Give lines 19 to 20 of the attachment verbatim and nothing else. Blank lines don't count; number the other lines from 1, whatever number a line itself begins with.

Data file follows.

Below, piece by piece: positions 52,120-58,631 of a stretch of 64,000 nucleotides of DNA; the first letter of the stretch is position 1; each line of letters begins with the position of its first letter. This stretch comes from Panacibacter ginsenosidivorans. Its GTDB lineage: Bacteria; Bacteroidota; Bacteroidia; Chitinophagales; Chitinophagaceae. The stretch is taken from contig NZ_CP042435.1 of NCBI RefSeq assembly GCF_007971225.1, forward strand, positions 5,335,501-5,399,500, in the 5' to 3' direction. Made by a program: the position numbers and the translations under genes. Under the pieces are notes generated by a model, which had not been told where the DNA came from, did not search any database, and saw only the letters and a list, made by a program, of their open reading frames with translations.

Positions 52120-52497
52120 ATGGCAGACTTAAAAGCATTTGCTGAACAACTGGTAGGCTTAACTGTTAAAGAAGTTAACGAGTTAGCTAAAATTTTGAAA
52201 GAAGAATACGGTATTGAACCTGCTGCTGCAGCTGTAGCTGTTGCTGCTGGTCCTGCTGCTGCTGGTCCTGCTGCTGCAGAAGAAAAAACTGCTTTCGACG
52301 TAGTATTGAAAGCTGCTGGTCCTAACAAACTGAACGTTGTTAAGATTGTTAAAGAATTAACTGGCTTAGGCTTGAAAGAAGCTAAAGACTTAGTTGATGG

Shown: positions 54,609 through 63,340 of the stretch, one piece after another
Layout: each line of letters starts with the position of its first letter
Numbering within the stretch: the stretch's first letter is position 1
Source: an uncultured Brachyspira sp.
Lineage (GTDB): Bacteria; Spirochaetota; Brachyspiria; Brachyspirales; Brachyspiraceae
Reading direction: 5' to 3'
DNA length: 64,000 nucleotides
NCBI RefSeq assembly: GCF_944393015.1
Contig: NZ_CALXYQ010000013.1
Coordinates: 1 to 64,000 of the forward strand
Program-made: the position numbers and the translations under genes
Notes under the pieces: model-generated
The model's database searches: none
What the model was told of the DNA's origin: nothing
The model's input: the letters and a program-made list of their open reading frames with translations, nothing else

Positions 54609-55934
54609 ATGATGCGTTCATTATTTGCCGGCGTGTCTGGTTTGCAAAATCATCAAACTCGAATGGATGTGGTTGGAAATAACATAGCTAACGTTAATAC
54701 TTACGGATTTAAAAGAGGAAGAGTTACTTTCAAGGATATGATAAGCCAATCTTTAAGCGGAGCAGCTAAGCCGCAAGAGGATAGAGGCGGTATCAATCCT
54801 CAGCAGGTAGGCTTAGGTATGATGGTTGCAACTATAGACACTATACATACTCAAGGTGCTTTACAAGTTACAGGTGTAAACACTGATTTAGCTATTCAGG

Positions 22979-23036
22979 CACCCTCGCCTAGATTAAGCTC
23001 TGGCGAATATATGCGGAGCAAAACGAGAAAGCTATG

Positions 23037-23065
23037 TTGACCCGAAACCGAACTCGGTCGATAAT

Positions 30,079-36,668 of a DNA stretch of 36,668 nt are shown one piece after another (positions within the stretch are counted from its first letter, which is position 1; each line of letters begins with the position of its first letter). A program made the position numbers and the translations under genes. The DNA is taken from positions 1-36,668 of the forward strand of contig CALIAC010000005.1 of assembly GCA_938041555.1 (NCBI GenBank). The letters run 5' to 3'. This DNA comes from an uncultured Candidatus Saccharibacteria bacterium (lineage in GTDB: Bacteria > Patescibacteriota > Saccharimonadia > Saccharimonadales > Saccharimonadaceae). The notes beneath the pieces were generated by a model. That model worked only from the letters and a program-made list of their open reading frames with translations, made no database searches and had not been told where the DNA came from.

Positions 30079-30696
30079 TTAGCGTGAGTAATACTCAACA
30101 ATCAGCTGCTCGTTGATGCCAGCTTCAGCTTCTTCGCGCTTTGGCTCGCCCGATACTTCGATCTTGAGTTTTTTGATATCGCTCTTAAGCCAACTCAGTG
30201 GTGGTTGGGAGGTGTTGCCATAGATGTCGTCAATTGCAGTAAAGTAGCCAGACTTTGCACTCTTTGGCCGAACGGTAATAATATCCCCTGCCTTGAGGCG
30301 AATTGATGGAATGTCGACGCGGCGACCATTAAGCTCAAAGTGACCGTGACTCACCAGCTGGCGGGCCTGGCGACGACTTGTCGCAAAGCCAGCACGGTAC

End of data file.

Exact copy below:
What the model was told of the DNA's origin: nothing
The model's input: the letters and a program-made list of their open reading frames with translations, nothing else